Lodging in Santorini
I have been to Santorini three times. The first time I stayed at Hotel Antonia, close to the center of Fira. The second time, I stayed at Pension Petros, similarly close. That's Pension Petros below.
In both cases I was there during the shoulder season, in mid-May in one case and late September in the other. I had no problem simply showing up on the late afternoon ferry and asking for a room. Don't count on that working during the busy time!
My third visit was in mid-June, and I had planned ahead by making a reservation with Pension Petros: +30-22860-22573, hotelpetros-santorini.gr
As I was a return visitor who had brought others with me, and since the hotel was not yet full, I was given the very nice room at the very top, with its own kitchenette!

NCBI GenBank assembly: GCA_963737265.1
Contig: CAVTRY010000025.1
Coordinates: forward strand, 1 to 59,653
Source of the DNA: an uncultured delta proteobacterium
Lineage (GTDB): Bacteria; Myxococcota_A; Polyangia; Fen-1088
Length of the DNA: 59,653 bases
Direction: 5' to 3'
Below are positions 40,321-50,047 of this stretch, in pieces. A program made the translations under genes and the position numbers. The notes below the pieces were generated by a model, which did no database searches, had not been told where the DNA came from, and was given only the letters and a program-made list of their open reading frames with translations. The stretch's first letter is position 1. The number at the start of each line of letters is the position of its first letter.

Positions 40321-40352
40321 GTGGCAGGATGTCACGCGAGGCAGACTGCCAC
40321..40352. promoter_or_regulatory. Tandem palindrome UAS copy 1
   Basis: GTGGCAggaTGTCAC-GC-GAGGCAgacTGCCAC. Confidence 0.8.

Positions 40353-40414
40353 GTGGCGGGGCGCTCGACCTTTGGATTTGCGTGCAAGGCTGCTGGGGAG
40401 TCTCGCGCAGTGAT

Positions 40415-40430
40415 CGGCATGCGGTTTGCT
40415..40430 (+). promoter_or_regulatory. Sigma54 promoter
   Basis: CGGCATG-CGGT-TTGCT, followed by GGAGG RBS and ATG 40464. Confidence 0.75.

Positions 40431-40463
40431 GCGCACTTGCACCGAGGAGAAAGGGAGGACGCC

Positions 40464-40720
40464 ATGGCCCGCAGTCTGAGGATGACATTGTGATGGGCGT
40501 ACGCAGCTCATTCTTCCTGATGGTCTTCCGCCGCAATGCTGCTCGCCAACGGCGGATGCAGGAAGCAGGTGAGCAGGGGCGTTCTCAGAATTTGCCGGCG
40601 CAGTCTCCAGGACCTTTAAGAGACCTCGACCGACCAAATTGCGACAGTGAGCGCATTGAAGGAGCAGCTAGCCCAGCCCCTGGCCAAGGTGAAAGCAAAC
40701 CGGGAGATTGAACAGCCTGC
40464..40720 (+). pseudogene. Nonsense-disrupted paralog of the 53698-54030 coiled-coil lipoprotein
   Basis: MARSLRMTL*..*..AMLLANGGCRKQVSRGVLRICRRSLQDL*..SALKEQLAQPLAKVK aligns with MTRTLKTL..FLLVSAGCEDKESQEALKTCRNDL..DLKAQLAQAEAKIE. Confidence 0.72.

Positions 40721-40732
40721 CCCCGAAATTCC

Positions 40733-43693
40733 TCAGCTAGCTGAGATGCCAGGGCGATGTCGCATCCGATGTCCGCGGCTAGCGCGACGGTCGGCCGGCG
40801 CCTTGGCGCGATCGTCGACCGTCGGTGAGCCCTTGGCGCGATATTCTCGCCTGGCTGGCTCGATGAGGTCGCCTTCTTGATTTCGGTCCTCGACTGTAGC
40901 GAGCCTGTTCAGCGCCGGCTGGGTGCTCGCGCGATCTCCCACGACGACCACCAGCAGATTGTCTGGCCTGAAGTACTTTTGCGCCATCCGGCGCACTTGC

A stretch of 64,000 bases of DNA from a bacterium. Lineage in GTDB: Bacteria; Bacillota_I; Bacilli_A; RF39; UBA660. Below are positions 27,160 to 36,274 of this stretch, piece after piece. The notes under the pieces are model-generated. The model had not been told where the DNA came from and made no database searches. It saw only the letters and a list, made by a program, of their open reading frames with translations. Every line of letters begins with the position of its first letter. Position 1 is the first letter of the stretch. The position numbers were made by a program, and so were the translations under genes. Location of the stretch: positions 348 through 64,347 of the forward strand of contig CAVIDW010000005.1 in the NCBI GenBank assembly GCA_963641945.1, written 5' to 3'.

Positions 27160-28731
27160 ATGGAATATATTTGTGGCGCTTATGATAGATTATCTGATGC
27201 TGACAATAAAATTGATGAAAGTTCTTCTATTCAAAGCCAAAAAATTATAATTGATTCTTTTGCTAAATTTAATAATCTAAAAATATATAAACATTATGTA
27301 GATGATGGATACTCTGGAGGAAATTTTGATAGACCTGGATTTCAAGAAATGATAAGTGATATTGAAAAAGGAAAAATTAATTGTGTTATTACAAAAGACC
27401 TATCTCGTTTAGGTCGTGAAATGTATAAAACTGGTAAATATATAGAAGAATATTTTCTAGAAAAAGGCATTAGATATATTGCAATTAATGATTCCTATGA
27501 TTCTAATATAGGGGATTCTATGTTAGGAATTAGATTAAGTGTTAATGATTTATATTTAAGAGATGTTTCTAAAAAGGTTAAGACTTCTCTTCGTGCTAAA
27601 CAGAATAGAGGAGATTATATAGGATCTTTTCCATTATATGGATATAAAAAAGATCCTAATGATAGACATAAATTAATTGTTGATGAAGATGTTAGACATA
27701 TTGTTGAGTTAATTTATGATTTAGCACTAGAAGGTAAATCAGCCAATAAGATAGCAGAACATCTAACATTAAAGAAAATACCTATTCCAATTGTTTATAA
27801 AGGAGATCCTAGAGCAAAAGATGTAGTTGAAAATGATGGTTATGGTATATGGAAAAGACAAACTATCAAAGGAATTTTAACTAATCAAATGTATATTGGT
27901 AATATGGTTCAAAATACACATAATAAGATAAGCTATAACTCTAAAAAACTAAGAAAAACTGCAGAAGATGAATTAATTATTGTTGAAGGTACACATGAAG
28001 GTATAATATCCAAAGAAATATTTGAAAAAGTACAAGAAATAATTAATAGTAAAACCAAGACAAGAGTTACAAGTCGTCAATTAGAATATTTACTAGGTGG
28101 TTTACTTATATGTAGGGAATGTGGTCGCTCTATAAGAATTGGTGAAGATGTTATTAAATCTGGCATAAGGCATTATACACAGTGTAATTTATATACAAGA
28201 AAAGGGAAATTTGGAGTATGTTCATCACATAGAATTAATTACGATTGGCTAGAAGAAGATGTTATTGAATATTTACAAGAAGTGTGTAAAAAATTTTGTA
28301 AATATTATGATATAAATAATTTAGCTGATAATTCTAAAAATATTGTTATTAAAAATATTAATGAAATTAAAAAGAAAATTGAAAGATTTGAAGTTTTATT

A short walk up the hill from Pension Petros brings you to the center of Fira. Let's do it!
First, turn right and walk up to the corner. Second, turn left and walk over to the grocery store. Third, turn right and walk two blocks up to the main square, passing Corner Crepes along the way.
I got breakfast at Corner Crepes every morning.
Businesses are open but not crowded during the shoulder season.
Later in the day we will pick a place to get dinner and watch the sun set. There are plenty of nice cafes to choose from.
Here's what we will be watching: The sunset over the caldera. The sun is going down just north of the tip of Thirasia, a smaller island forming part of the fragmented original outer shoreline. That opening to the right of the sun is the main entrance for ferries coming from the north, from the direction of Ios and Mykonos.
The sun has dropped into the haze near the horizon. The sunlight is no longer direct.
When we look toward our left, we are looking past the port of Pirgos to the southern arc of the main island. The ancient site of Akrotiri is just over that saddle in the distance.
A few lights start to come on. Several people are watching the final colors of the sunset from the many walkways.